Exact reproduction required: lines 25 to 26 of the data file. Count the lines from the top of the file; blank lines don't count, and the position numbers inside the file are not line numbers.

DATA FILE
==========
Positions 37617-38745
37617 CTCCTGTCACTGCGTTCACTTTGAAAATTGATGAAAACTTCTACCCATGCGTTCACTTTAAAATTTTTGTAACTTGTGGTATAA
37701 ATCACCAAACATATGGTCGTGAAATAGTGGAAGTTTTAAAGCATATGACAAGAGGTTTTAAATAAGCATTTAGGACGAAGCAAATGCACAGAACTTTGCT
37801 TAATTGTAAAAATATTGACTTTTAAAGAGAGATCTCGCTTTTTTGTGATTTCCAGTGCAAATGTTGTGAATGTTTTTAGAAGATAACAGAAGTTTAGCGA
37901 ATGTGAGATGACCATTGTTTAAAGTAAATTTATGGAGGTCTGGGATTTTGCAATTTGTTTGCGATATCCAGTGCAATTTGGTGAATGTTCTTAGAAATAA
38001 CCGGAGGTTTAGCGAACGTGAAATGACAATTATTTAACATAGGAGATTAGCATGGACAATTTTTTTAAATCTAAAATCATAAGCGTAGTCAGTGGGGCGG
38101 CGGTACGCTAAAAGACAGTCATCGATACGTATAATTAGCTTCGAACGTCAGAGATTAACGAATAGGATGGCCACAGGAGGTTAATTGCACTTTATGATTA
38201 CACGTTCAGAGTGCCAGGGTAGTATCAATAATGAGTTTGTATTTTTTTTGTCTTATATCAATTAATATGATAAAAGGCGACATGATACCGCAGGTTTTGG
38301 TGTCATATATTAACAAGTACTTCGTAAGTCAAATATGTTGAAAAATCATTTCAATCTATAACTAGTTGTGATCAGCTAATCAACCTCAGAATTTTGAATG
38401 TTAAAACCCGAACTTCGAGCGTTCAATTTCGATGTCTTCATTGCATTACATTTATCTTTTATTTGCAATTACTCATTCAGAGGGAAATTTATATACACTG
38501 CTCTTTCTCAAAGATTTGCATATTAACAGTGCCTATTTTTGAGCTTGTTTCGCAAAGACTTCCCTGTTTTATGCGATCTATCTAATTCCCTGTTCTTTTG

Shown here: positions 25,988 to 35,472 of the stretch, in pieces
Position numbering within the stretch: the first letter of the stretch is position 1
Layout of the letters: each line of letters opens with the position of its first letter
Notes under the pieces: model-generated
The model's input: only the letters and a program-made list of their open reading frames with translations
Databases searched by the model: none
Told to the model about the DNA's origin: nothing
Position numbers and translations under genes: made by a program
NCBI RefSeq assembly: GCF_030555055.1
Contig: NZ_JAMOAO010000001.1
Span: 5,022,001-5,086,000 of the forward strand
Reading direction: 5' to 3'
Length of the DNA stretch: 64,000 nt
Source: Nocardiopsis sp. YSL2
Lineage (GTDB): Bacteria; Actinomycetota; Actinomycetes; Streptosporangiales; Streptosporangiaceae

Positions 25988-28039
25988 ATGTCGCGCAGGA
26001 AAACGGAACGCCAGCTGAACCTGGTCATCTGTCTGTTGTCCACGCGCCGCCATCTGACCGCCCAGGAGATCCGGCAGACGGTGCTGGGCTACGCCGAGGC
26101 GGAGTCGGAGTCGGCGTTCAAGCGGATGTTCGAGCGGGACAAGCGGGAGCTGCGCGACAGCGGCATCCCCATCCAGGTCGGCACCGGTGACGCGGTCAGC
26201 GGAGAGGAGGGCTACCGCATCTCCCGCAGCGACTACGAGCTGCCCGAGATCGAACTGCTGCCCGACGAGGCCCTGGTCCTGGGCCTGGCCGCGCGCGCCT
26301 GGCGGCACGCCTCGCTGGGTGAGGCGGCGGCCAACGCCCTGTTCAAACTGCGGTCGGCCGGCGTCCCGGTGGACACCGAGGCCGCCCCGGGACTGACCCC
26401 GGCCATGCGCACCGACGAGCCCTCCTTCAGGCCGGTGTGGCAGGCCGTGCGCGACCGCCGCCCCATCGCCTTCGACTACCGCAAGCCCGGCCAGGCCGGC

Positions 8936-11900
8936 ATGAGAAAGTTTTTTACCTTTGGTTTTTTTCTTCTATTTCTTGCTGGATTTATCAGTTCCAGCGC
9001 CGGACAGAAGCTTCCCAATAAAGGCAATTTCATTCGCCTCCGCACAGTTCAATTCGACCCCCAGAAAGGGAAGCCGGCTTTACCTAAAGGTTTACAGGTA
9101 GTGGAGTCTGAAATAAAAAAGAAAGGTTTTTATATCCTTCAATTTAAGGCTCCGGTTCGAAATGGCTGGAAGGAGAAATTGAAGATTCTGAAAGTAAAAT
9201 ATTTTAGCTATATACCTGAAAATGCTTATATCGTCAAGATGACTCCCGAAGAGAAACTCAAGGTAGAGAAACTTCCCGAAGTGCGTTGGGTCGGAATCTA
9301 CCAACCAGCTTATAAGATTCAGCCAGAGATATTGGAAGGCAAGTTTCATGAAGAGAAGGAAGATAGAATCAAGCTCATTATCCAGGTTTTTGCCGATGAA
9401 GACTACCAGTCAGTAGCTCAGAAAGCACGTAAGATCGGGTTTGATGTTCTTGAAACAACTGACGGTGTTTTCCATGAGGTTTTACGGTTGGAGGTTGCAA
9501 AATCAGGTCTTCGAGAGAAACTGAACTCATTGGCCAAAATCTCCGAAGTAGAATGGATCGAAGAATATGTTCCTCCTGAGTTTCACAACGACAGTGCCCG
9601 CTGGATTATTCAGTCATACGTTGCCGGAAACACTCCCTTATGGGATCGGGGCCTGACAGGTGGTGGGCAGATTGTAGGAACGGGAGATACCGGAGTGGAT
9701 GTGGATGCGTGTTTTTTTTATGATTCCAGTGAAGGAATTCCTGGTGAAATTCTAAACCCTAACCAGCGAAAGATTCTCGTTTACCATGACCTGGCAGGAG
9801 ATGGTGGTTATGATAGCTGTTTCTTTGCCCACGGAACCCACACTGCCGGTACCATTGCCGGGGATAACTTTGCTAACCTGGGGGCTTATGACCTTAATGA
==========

Source: Nocardiopsis sp. YSL2
Lineage (GTDB): Bacteria; Actinomycetota; Actinomycetes; Streptosporangiales; Streptosporangiaceae